Loquats are small, yellowish-orange pear-shaped fruits that originated in Southeastern China many years ago. They were introduced to Japan and cultivated there for over 1000 years. It was thought to be brought to Hawaii by Chinese immigrants. They can also be found in India, The Mediterranean, South America and California. Loquats were unavailable for sale in Hawaii for a period of time due to a fruit fly infestation, but have been grown in small quantities again for the past few years on the Big Island. Loquats are a distant cousin of the apple and has the same high sugar, fiber and pectin. They have a soft, tender skin, that can be eaten or peeled and several brown seeds or "pips" inside. Loquats are usually eaten fresh, on their own or in fruit salads. They are also frequently used for jams, chutneys and jellies or poached in syrup. High in Vitamin A, fiber, Vitamin B6 and other nutrients, they are used in Chinese medicine for both the respiratory and digestive systems. Loquats have no relation to the kumquat, or my recent find the limequat, other than the origin of their Chinese names. There is a great write up on them by David Karp on the Splendid Table site, here.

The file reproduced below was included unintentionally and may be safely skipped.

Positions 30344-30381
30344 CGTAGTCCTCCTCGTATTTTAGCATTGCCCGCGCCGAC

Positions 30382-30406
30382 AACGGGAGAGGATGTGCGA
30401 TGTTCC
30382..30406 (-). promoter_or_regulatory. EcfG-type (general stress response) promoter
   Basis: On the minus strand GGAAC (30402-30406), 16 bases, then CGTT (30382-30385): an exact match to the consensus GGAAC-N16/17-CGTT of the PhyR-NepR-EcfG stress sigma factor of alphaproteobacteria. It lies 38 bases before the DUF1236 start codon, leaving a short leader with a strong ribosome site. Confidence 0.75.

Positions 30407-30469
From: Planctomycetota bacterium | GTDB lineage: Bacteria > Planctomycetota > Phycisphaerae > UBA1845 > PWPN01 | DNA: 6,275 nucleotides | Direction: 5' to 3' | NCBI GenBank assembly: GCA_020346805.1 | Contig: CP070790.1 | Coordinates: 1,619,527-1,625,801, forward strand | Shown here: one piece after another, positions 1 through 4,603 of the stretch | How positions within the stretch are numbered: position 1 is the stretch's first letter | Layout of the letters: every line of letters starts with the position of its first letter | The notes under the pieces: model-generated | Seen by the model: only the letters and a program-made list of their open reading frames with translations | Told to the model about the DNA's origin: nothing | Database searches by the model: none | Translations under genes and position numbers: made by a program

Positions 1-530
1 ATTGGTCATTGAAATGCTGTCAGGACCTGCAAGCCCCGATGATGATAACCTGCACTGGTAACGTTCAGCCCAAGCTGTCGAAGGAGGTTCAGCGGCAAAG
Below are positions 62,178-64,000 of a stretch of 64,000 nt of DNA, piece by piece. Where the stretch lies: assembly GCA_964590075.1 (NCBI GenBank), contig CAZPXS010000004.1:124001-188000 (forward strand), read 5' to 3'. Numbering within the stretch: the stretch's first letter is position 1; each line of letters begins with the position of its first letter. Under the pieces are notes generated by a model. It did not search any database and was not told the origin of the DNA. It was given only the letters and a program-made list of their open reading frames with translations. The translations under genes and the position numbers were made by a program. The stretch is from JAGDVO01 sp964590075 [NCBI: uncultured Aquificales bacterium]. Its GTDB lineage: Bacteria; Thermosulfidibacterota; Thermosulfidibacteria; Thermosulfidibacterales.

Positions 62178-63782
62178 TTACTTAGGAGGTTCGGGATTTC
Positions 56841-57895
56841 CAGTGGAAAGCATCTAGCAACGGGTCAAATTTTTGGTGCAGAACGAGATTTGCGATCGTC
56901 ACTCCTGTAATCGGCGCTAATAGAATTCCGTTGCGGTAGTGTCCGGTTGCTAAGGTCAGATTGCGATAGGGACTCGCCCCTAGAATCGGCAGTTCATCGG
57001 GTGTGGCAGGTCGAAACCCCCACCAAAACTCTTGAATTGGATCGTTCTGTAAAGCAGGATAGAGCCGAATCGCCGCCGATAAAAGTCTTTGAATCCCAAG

Taste-wise, they are sweet and mild, reminiscent of an apricot. They are a thin-skinned, fragile fruit with a short-shelf life so they are not a very commercial fruit and you are more likely to find them at farmer's markets or specialty food stores. I ate a couple of the loqauts, and they were sweet and good and very much like an apricot. With the remaining fruit, I decided to make some loquat "butter" from a recipe I found on the net at SparkRecipes here. I cut it down to about 1/4 based on the amount of fruit I had.
"A spread for biscuits or toast with a texture similar to apple butter, but a taste similar to apricots."
4 c pureed ripe loquats (remove seeds)
2 c sugar
1 c water
Prepare ripe loquats by removing seeds and pureeing. Place loquat puree in a sauce pan with water, and boil. Add 2 cups sugar and cook until thickened.
(Makes approximately 5 cups of jam, serving size is 2 tablespoons.)
Notes/Results: The loquat butter is good but very sweet and very mild. It tastes a lot like an apricot jam. I added a large pinch of cinnamon, which helped add a bit more interest to the flavor. Although it was good on a toasted crumpet, I like my spread and jams a bit more on the tart side. My Mom suggested I use it like an applesauce in a spice cake or bread so I will be looking for a recipe to use it in. Well worth a try, I liked the loquats and will buy them when I see them again.